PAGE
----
Spiking Temperatures in the Arctic Startle Scientists

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A spate of extreme warmth in the Arctic over the past two months has startled scientists, who warn that the high temperatures may lead to record-low ice coverage next summer and even more warming in a region that is already among the hardest hit by climate change.

In mid-November, parts of the Arctic were more than 35 degrees Fahrenheit warmer than observed averages, scientists said, and at the pole itself, mean temperatures for the month were 23 degrees above normal. Although conditions later cooled somewhat, the extreme warmth is expected to return, with temperatures forecast to be as much as 27 degrees above normal beginning Thursday.

Jeremy Mathis, who directs the Arctic Research Program for the National Oceanic and Atmospheric Administration said the warmth had led to a later than usual “freeze-up” of ice in the Arctic Ocean. That in turn may lead to record-low ice coverage in the spring and summer, which could lead to more warming because there will be less ice to reflect the sun’s rays and more darker, exposed ocean to absorb them.

“We’re going to be watching the summer of 2017 very closely,” Dr. Mathis said in an interview.

Read more here: http://www.nytimes.com/2016/12/21/science/arctic-global-warming.html?rref=collection%2Fsectioncollection%2Fearth

Life in China, Smothered by Smog

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Parts of China have for days been experiencing smog so thick that highways and businesses have been shut down, and dozens of flights have been canceled. Amid dangerously unhealthy air quality levels, people in Beijing and elsewhere in the country tried to go about their daily routines.

The Associated Press reported 460 million people were affected by a “red alert” issued by the government last week.

Schools canceled classes on Monday because of the red alert. But in the town of Linqi, one school decided not to cancel its exams, and at least 400 children sat outside amid the heavy smog.

Smog is not uncommon in China, especially in the winter. In December 2015, the government declared its first “red alert” in Beijing, part of a new emergency plan for air pollution. At the time, residents complained of the inconvenience such an alert brought as schools, highways and some factories were shut down.

Find more here: http://www.nytimes.com/2016/12/22/world/asia/china-smog-toxic.html?rref=collection%2Fsectioncollection%2Fearth

 

Climate change could have devastating impact on global fisheries

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If climate change continues unchecked and the global temperature increases by more than the Paris agreement target of 1.5 C, it is certain to have a dire impact on fish catches, a new study has found.

Fishing is a major commercial industry and source of food for many people around the world, particularly in temperate regions. However, as more carbon dioxide is pumped into the atmosphere, it causes the temperature of the world’s oceans to rise. This can create less-than-ideal conditions for fish and marine life.

Instead of living in an unfriendly environment, the fish will start to migrate to the cooler waters near the poles.

This will leave temperate regions at the equator and up to 25 degrees latitude both north and south, without the fish they so depend on.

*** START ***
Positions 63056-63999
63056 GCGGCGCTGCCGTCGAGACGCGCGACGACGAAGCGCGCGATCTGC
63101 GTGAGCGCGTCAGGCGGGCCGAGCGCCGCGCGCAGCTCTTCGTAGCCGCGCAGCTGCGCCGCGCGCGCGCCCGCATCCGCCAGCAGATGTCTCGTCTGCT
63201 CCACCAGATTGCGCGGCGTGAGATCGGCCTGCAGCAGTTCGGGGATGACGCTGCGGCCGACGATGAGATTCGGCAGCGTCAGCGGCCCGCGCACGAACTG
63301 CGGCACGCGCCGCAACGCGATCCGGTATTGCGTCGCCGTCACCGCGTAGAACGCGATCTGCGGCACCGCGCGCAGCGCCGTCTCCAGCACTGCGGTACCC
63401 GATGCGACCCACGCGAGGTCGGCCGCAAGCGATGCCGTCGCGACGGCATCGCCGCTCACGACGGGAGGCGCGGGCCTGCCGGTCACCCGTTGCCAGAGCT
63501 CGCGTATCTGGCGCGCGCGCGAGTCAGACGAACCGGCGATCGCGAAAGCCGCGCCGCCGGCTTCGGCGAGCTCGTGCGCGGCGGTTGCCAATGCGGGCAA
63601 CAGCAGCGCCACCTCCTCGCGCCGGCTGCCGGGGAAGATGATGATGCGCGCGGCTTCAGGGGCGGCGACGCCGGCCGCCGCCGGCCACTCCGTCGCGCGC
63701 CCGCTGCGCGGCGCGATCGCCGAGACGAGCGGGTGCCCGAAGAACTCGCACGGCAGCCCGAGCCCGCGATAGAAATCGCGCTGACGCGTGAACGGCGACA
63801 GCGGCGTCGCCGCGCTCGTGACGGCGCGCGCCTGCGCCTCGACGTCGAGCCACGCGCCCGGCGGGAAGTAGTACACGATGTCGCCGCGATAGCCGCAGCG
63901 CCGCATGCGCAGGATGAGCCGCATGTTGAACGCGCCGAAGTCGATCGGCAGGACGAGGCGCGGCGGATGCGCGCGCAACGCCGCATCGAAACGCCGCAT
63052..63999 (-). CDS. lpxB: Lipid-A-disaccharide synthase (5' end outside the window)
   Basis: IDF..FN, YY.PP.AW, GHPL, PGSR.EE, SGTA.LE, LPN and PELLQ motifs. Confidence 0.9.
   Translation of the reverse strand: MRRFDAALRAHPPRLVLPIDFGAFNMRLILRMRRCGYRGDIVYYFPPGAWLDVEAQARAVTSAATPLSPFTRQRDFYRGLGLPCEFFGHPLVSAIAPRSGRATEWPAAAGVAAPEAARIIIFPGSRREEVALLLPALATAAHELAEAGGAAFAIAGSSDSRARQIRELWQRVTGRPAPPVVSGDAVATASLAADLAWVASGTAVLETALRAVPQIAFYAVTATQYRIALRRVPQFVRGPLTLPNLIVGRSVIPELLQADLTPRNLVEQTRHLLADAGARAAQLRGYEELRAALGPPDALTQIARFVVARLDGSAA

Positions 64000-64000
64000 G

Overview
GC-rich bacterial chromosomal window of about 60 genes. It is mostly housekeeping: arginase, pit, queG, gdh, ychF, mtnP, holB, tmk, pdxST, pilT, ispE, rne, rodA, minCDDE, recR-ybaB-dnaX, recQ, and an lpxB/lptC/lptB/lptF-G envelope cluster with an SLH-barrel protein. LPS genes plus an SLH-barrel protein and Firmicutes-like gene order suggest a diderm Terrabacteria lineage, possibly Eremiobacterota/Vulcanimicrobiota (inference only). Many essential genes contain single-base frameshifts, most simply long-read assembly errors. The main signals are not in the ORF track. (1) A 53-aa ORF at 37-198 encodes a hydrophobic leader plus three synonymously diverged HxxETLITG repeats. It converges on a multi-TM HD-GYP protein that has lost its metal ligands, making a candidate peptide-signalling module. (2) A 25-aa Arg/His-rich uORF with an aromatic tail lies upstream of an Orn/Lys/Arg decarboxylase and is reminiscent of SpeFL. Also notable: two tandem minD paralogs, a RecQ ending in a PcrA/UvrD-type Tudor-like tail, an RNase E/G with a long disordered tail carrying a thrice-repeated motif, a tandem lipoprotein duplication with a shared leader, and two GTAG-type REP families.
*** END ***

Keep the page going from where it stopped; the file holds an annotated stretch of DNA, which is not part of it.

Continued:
The study, published in the journal Science, used a numerical model to calculate what would happen in a “business-as-usual” scenario where the planet continues to warm 3.5 C above the average. What they found was a major disruption of marine life.

Read more here: http://www.cbc.ca/news/technology/global-climate-goals-save-fisheries-1.3909494?utm_content=buffer54830&utm_medium=social&utm_source=twitter.com&utm_campaign=buffer

Χιόνια στη Σαχάρα μετά από 37 χρόνια

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Ερασιτέχνης φωτογράφος απαθανάτισε το σπάνιο φαινόμενο της χιονόπτωση στην έρημο Σαχάρα, το οποίο είχε να συμβεί 40 σχεδόν χρόνια.

Σύμφωνα με τον independent, ο Karim Bouchetata αποτύπωσε τα χιόνια στη μικρή πόλη Ain Sefra στην Αλγερία, η οποία βρίσκεται στα βουνά Άτλας στη βόρεια πλευρά της ερήμου.

Δες τις φωτογραφίες εδώ: http://www.avgi.gr/article/10937/7756143/chionia-ste-sachara-meta-apo-37-chronia

Strategies for Combatting Deforestation

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The impact of deforestation has its own set of social, environmental and ecological consequences. Deforestation not only disrupts communities and ancient homelands for indigenous peoples, it also destroys the complex natural ecosystems that thrive in them.

Trees also take water out of the atmosphere and in doing so, regulate the water cycle. By cutting trees down, the soil is deprived of this water causing it to become arid (ironic given that 80% of deforestation is to make way for farmland). Chopping down vast tracts of forests also destabilises soils which form a natural barrier against flooding.

Here some strategies for tackling deforestation. The potential effectiveness of each is of course open to interpretation and there is obviously a lot of overlap in, and interdependence between them. Their individual effectiveness can be greatly boosted by an approach that utilises multiple strategies.

  • Leveraging the Power of the Market
  • Political Activism
  • Consumer Pressure
  • Strengthening Existing Institutions
  • Planting new forests
  • Promoting sustainable practices

Check this out, for more details: http://blueandgreentomorrow.com/features/strategies-combatting-deforestation/

Marking the One Year Anniversary of the Paris Climate Change Agreement Celebration and Reality Check

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One year after the world adopted the Paris Climate Change Agreement, climate action across governments, business and societies continues to scale new heights. The challenge now is to take this to an even higher scale with a speed and an urgency that reflects the scientific reality.

“2016 was an extraordinary year in many ways. In less than 12 months the Paris climate agreement entered into force and almost weekly, more countries ratify. Meanwhile nations, cities, regions, businesses and investors continue to signal their unwavering support through practical action, shifts in investments and ever more ambitious pledges, “said Patricia Espinosa, the Executive Secretary of the UN Framework Convention on Climate Change (UNFCCC).

This urgency and this action needs not only to continue but to go to scale and gather ever more speed over 2017 and the years and decades to come—because current ambition still falls short of what is needed. In 2016 the UN’s World Meteorological Organization announced world-wide average temperatures had risen 1-degree Celsius in 2015 and that concentrations of the key greenhouse gas, carbon dioxide, reached past the significant milestone of 400 parts per million in the atmosphere over the entire year, “she added.